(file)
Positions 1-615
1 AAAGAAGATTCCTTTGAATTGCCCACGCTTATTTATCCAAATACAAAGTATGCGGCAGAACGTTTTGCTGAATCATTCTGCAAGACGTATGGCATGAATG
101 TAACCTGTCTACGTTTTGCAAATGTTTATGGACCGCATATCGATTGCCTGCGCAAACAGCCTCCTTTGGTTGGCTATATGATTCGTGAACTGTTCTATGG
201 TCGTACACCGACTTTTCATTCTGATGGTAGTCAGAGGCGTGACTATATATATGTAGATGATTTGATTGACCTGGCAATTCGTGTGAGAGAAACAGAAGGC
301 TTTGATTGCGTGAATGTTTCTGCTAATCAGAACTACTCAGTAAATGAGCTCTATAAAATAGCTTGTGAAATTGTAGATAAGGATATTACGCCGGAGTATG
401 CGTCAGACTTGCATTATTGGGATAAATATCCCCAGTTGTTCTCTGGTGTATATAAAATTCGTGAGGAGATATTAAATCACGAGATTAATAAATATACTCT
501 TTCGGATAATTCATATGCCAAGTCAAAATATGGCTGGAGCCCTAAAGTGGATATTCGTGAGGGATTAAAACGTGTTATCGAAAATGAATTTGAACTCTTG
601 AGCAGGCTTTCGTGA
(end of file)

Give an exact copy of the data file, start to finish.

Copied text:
Positions 1-615
1 AAAGAAGATTCCTTTGAATTGCCCACGCTTATTTATCCAAATACAAAGTATGCGGCAGAACGTTTTGCTGAATCATTCTGCAAGACGTATGGCATGAATG
101 TAACCTGTCTACGTTTTGCAAATGTTTATGGACCGCATATCGATTGCCTGCGCAAACAGCCTCCTTTGGTTGGCTATATGATTCGTGAACTGTTCTATGG
201 TCGTACACCGACTTTTCATTCTGATGGTAGTCAGAGGCGTGACTATATATATGTAGATGATTTGATTGACCTGGCAATTCGTGTGAGAGAAACAGAAGGC
301 TTTGATTGCGTGAATGTTTCTGCTAATCAGAACTACTCAGTAAATGAGCTCTATAAAATAGCTTGTGAAATTGTAGATAAGGATATTACGCCGGAGTATG
401 CGTCAGACTTGCATTATTGGGATAAATATCCCCAGTTGTTCTCTGGTGTATATAAAATTCGTGAGGAGATATTAAATCACGAGATTAATAAATATACTCT
501 TTCGGATAATTCATATGCCAAGTCAAAATATGGCTGGAGCCCTAAAGTGGATATTCGTGAGGGATTAAAACGTGTTATCGAAAATGAATTTGAACTCTTG
601 AGCAGGCTTTCGTGA